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A non-invasive procedure is a type of medical examination where the skin is not broken and body cavities are not probed beyond their normal means. Common non-invasive procedures fall into three categories: diagnostic imaging, tissue palpitation and visual examinations. A non-invasive procedure is often the first step in diagnosing and treating illnesses.
There are three types of medical procedures: non-invasive, minimally invasive and invasive (often just referred to as surgery). Minimally invasive procedures and open surgery typically require some sort of incision to allow access to the inside of the patient. At bare minimum, the surgeon needs access to areas of the body beyond the outer areas.
A non-invasive procedure has a few traits that separate it from the other procedures. The skin cannot be broken during the examination. If the skin is ruptured during an injury and the doctor examines the wound, it is still non-invasive. It would become minimally invasive if the doctor further opened the wound or placed an instrument inside the injury.
The second common trait for a non-invasive procedure is probe depth and location. Touching the outer part of the body is fine, but touching the inner areas of the body may not be. Using instruments to look inside open body areas, such as the pupil or ear, is fine. Deeper penetration, such as a rectal or sinus examination, moves the procedure to minimally-invasive.
There are three main varieties of non-invasive procedure. Diagnostic imaging uses various methods to look inside a body without breaking the skin. Electromagnetic radiation (X-rays), ultrasounds or computed tomography (CT) scans all fall into this category. The images gathered by these scans are vital to treating a large number of problems or determining if a more invasive form of surgery is required.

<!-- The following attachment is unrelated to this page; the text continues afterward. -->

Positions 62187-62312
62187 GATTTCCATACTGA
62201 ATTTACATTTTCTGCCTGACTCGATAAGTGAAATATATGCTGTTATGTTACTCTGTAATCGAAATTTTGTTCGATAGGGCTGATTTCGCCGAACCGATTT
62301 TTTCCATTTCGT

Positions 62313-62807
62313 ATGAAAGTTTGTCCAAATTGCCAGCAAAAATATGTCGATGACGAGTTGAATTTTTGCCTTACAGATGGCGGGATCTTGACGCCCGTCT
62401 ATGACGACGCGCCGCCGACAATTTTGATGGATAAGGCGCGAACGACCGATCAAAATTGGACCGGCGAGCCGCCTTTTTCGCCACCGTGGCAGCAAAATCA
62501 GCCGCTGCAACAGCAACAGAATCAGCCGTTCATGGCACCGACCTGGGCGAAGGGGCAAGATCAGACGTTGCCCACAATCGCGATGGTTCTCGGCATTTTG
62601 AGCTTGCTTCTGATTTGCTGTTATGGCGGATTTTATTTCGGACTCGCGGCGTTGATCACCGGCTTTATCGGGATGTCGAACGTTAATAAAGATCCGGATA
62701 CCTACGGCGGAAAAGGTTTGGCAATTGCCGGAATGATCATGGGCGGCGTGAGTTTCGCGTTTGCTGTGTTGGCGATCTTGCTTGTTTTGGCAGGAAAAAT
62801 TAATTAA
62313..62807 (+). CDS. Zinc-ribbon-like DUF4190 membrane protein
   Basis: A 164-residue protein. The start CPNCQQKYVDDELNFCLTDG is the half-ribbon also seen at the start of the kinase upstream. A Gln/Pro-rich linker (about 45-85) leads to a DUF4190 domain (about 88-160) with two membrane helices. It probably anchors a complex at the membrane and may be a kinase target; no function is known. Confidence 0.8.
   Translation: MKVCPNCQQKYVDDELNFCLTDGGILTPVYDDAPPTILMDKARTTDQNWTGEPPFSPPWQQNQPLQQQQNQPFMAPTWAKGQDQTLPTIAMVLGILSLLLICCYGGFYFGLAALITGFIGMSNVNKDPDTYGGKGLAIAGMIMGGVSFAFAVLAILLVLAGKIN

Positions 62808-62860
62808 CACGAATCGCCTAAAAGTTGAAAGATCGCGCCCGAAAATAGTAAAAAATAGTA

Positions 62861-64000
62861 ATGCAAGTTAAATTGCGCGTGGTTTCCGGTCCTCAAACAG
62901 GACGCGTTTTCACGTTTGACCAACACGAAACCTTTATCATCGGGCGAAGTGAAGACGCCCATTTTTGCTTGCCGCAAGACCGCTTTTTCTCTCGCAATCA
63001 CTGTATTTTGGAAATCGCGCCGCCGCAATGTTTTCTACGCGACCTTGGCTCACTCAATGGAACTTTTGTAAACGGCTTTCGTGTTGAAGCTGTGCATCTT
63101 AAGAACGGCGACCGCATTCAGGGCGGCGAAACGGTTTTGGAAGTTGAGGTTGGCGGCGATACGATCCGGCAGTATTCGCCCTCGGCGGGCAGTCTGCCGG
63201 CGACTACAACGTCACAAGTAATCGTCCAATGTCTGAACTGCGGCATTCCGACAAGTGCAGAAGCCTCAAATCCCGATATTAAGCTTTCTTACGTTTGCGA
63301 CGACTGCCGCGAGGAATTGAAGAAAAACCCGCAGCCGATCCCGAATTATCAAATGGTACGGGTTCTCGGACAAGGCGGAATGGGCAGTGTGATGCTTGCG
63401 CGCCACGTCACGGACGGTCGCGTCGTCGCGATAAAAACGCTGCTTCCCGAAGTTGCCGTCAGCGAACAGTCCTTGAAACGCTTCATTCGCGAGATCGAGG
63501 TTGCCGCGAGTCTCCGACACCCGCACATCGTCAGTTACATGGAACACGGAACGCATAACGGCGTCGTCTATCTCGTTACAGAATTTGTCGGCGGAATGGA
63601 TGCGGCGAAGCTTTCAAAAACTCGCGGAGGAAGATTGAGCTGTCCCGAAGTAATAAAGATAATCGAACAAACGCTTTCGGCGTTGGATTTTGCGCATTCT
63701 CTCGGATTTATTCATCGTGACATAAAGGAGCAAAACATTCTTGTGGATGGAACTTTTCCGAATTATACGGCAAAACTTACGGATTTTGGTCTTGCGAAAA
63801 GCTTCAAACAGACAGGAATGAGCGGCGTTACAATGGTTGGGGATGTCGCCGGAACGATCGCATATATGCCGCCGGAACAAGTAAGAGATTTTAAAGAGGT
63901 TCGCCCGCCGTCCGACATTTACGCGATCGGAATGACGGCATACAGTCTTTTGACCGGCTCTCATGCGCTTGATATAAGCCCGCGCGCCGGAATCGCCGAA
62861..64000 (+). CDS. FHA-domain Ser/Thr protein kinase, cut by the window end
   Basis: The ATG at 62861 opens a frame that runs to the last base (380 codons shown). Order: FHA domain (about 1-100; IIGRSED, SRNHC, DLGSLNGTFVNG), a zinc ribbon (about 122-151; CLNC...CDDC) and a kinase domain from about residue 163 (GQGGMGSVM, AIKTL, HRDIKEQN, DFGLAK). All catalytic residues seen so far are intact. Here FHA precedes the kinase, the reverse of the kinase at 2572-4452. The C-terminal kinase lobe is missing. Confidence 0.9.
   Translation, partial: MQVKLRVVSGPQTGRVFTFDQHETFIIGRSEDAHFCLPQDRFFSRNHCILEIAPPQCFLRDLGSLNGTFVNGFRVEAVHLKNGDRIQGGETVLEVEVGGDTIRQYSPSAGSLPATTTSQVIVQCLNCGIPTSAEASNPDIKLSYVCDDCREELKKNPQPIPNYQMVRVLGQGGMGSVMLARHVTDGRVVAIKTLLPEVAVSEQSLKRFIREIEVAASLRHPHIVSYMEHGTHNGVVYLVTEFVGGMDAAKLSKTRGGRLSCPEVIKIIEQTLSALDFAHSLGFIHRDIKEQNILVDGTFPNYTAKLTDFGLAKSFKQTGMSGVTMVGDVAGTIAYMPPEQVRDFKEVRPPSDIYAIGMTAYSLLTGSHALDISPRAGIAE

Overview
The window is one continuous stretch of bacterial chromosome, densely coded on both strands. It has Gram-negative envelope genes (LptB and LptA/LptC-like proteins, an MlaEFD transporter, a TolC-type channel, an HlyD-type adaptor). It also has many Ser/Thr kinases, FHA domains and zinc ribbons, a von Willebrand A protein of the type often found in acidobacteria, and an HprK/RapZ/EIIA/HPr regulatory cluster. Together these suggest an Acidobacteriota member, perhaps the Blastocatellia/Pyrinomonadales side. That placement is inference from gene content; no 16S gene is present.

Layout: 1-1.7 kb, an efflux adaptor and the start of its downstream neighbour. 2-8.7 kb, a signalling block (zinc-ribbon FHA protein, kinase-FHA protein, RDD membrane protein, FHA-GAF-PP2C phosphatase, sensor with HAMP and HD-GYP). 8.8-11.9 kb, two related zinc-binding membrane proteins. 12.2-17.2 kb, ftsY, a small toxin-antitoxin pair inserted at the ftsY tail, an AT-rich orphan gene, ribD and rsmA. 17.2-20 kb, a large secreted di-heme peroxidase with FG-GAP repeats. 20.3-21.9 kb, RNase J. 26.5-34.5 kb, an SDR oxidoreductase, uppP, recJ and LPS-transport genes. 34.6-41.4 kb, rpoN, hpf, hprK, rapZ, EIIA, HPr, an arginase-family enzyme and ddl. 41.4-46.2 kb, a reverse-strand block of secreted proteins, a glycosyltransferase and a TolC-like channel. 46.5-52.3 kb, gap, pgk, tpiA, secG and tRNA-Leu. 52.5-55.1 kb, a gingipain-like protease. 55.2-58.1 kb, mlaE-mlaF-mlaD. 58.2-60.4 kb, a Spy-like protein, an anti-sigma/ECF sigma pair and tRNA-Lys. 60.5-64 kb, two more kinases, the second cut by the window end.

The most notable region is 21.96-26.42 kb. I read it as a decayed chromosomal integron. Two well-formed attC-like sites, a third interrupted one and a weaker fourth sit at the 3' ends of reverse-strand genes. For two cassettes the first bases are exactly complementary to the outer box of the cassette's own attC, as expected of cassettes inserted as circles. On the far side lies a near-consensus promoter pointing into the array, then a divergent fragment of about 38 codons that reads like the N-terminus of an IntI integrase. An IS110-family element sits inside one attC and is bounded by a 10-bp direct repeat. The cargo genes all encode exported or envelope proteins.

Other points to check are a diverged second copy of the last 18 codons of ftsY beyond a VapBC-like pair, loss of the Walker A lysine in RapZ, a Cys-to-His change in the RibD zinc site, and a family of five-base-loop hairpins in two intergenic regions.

Tissue palpitation requires a doctor to touch affected areas to check for damage or injury. This form of non-invasive procedure is used to find damage below the skin or pinpoint a source of trouble or pain. While the information gathered during a tissue palpitation is often accurate, most doctors will follow up their findings with some form of diagnostic imaging.
Visual examinations are the last common non-invasive procedure. These procedures cover looking for scratches, bruises or other obvious forms of trauma. Using instruments to look inside a person’s ears, nose or mouth generally fall within this group, provided there is no penetration beyond what is commonly possible for those orifices. For instance, using a tongue depressor to look down a throat is non-invasive, but putting a scope down a person’s throat is not.